We included not only the FEV1, but also the FEV1/FVC ratio as indicators of airway obstruction. Although we failed to demonstrate a relationship between FEV1 and blood heavy metal levels, the FEV1/FVC ratio decreased with increasing concentrations of lead levels in never smokers and cadmium levels in ever smokers. A different distribution of blood lead and cadmium levels would contribute to the different relationship between blood heavy metal levels and lung function parameters when compared with Rokadia and Agarwal. Among ever smokers, the risk of OLF was elevated with increased concentrations of cadmium only. In the case of lead, the difference was not statistically significant between the different concentration quartiles regardless of smoking status. Therefore, this study also supports the previous report that cadmium may be associated with smoking-related risks of OLF.
Cadmium can enter humans via ingestion or inhalation. Ingestion is a major source of exposure in the general non-smoking population, whereas inhalation exposure is primarily seen in smokers.8,11 Cigarette smoking is a major source of cadmium exposure and increases the level of cadmium in the blood of smokers as much as four to five times that in non-smokers.24 Chronic exposure to cadmium leads to renal glomerular and tubular damage, disorders of calcium and bone metabolism, malignancy, and cardiovascular and respiratory disease.25 The mechanisms of the toxicity of heavy metals in the lung are still unclear. However, the induction of oxidative stress, disruption of barrier mechanisms and the extracellular matrix, and possible impaired DNA repair and apoptosis were considered to be related to the mechanism of cadmium toxicity in the lung according to the experimental models.23,26–29 Cadmium directly affects adherence junction proteins, resulting in barrier function disruption, disorganizes the collagen cross-linking and elastin stabilizing the extracellular matrix, and accelerates collagen and elastin damage leading to emphysema.23,29 Cadmium also generates reactive oxygen species and induces impaired DNA repair and apoptosis.26,28,30–32
Among never smokers, occupational cadmium exposure has been considered a risk factor for the development of OLF.4 Increased urinary cadmium was associated with worse lung function and smoking-related emphysema.8,33 These negative effects are due to low excretion rate (a half-life as long as 15–20 years) of cadmium and its tendency for accumulation.34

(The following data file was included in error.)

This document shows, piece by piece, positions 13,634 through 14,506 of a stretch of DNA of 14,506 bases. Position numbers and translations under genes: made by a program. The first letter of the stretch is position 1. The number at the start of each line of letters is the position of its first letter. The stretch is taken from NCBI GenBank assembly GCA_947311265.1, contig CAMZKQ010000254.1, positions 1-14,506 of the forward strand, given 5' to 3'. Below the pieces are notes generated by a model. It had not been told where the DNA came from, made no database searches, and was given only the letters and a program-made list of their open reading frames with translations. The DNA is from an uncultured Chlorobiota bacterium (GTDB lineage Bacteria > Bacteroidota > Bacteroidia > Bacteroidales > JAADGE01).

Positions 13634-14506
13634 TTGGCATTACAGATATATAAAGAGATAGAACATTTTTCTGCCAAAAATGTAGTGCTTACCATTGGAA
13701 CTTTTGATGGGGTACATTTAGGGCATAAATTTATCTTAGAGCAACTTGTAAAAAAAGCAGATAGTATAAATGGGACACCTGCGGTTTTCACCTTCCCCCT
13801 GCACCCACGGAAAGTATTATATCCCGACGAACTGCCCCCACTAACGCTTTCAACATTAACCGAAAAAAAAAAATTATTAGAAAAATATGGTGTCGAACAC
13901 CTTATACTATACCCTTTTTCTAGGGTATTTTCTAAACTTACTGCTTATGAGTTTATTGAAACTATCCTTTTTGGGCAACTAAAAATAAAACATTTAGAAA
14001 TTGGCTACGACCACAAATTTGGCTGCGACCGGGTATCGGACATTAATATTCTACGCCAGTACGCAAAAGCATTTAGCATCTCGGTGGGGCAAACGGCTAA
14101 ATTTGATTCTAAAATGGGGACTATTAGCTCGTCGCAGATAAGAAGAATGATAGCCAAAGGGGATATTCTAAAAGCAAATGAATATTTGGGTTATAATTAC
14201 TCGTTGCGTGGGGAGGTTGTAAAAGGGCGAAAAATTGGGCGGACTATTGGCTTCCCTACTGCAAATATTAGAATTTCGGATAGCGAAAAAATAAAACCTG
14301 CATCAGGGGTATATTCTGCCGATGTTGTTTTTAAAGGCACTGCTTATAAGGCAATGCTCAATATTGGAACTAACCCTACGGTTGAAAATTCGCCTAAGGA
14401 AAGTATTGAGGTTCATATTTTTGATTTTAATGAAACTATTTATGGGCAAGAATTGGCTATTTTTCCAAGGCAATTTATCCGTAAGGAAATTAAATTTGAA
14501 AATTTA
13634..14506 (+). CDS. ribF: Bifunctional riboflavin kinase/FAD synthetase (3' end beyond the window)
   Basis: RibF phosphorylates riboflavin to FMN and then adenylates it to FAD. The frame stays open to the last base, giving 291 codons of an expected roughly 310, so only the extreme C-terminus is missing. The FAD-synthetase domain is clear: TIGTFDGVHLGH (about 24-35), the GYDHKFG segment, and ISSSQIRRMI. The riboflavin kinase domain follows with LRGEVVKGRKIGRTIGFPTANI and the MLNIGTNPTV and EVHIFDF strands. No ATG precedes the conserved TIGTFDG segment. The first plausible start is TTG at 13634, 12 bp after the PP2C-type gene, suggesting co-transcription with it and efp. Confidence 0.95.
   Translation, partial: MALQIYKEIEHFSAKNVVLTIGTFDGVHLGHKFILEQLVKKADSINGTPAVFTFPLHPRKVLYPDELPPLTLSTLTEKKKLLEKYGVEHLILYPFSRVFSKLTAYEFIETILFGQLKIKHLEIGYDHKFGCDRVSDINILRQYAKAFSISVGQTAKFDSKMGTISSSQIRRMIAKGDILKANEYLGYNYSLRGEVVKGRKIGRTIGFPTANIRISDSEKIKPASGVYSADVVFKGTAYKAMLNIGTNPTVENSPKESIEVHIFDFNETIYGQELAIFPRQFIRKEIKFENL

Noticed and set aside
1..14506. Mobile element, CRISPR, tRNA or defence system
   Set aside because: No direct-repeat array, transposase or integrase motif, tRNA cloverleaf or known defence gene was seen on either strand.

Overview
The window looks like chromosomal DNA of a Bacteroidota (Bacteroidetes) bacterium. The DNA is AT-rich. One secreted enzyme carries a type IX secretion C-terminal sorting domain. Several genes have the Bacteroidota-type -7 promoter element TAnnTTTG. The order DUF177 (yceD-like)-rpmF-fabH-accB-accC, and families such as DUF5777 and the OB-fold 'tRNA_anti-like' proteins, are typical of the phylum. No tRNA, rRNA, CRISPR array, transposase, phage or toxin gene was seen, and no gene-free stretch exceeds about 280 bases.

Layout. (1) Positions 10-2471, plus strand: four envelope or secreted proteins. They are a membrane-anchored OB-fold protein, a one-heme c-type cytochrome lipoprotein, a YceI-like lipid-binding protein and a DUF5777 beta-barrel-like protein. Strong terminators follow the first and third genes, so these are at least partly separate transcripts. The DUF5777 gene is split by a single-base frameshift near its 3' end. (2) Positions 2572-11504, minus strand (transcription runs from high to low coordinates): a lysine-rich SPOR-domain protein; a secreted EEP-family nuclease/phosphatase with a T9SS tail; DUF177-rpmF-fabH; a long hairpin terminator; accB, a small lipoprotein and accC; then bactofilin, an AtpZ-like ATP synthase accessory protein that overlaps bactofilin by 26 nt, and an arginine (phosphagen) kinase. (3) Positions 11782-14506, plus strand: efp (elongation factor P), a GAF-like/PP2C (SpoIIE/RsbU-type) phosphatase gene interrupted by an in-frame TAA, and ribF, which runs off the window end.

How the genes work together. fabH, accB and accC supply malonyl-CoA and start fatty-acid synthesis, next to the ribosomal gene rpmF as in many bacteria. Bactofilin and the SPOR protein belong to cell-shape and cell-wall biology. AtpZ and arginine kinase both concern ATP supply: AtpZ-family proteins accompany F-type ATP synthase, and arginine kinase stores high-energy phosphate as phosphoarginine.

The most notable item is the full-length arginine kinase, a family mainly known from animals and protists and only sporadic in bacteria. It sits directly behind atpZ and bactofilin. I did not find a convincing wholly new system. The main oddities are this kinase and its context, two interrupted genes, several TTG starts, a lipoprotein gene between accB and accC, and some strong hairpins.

Lead intake in humans occurs through ingestion, inhalation, and the skin. Airborne lead is deposited in soil and water. Thus, human exposure to lead occurs through the food chain and drinking water, which is the major exposure pathway for the general non-smoking adult population. Lead exposure through inhalation in the form of dust or vapor depends on several factors, such as occupation, tobacco use, and leisure activities.9,12 Cigarettes contain nearly 2.4 μg/g of lead, of which 5% is inhaled and the remainder is found in the ash and side stream smoke.12,35 Although the respiratory system is one of the main routes of entry for lead, there are a limited number of studies regarding the effect of lead on the lungs, and most of these studies described the impact of lead on the hematopoietic, cardiovascular, reproductive, and nervous systems, as well as on renal disease.36,37 Lymphocyte and monocyte infiltration and collagen accumulation were evident in the interalveolar septa in the lung tissues of rats exposed to lead.38 Risk for lung cancer was reported among lead smelter workers in a lead cohort study.39 Pulmonary function was worse in battery and exhaust workers, who showed higher blood levels of lead than the controls.9 Likewise, we also found that the FEV1/FVC ratio was worse as the blood lead levels increased.
This study has several limitations. First, it was a cross-sectional observational study, so it is difficult to clarify the cause-and-effect relationship between cadmium and lead levels and lung function. Second, questions related to occupational exposure to lead or cadmium were not specifically asked, and data regarding dietary intake and amount of smoking were not considered in the analysis. However, the aim of this study was to investigate the relationship between heavy metal levels in the blood and lung function regardless of exposure and dietary intake. Subjects who are exposed to heavy metals through occupation, high dietary intake, and large amounts of smoking would likely show high levels of heavy metals in the blood. Lastly, the blood lead and cadmium levels were generally in the normal range because most participants in KNHANES are probably not exposed to an environment that is extremely contaminated with such chemicals. Therefore, there would be a limit to our ability to demonstrate a relationship between abnormally high blood levels of heavy metals and lung function.
In conclusion, we demonstrated a significant association between FEV1/FVC ratio and blood concentrations of lead and cadmium in the general Korean population. The OLF group had higher blood levels of lead and cadmium than the non-OLF group. The risk for OLF was elevated with increased concentrations of cadmium, especially among smokers. However, additional research with more etiologies is needed to elucidate the association between heavy metals and lung function.
We thank the Korea Centers for Disease Control and Prevention for providing the data from the Korea National Health and Nutrition Examination Survey. This study was supported by a new faculty research seed money grant from Yonsei University College of Medicine for 2013 (2013-32-0014).
The authors report no conflicts of interest in this work.